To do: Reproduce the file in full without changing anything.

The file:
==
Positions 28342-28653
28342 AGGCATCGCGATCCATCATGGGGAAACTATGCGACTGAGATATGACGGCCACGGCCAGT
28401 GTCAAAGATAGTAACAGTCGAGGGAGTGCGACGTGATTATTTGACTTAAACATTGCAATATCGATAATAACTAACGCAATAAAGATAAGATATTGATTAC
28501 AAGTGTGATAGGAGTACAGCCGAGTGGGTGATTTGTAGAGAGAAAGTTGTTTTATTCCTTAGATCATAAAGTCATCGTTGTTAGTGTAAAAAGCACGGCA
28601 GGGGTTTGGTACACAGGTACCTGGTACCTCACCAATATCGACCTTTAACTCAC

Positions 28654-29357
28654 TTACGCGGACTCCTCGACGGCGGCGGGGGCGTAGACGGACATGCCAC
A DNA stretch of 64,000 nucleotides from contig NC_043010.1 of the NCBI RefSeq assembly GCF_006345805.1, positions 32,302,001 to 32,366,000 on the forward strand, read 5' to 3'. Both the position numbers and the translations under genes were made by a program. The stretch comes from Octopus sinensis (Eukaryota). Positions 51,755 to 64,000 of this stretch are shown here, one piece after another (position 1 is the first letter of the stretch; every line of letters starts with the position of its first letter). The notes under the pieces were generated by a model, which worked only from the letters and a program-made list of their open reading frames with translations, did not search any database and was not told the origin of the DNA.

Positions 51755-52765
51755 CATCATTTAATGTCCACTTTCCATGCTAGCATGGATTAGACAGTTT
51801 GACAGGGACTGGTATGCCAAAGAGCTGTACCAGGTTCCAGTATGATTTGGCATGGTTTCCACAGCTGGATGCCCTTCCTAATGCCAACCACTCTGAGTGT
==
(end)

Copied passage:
Positions 28342-28653
28342 AGGCATCGCGATCCATCATGGGGAAACTATGCGACTGAGATATGACGGCCACGGCCAGT
28401 GTCAAAGATAGTAACAGTCGAGGGAGTGCGACGTGATTATTTGACTTAAACATTGCAATATCGATAATAACTAACGCAATAAAGATAAGATATTGATTAC
28501 AAGTGTGATAGGAGTACAGCCGAGTGGGTGATTTGTAGAGAGAAAGTTGTTTTATTCCTTAGATCATAAAGTCATCGTTGTTAGTGTAAAAAGCACGGCA
28601 GGGGTTTGGTACACAGGTACCTGGTACCTCACCAATATCGACCTTTAACTCAC

Positions 28654-29357
28654 TTACGCGGACTCCTCGACGGCGGCGGGGGCGTAGACGGACATGCCAC
A DNA stretch of 64,000 nucleotides from contig NC_043010.1 of the NCBI RefSeq assembly GCF_006345805.1, positions 32,302,001 to 32,366,000 on the forward strand, read 5' to 3'. Both the position numbers and the translations under genes were made by a program. The stretch comes from Octopus sinensis (Eukaryota). Positions 51,755 to 64,000 of this stretch are shown here, one piece after another (position 1 is the first letter of the stretch; every line of letters starts with the position of its first letter). The notes under the pieces were generated by a model, which worked only from the letters and a program-made list of their open reading frames with translations, did not search any database and was not told the origin of the DNA.

Positions 51755-52765
51755 CATCATTTAATGTCCACTTTCCATGCTAGCATGGATTAGACAGTTT
51801 GACAGGGACTGGTATGCCAAAGAGCTGTACCAGGTTCCAGTATGATTTGGCATGGTTTCCACAGCTGGATGCCCTTCCTAATGCCAACCACTCTGAGTGT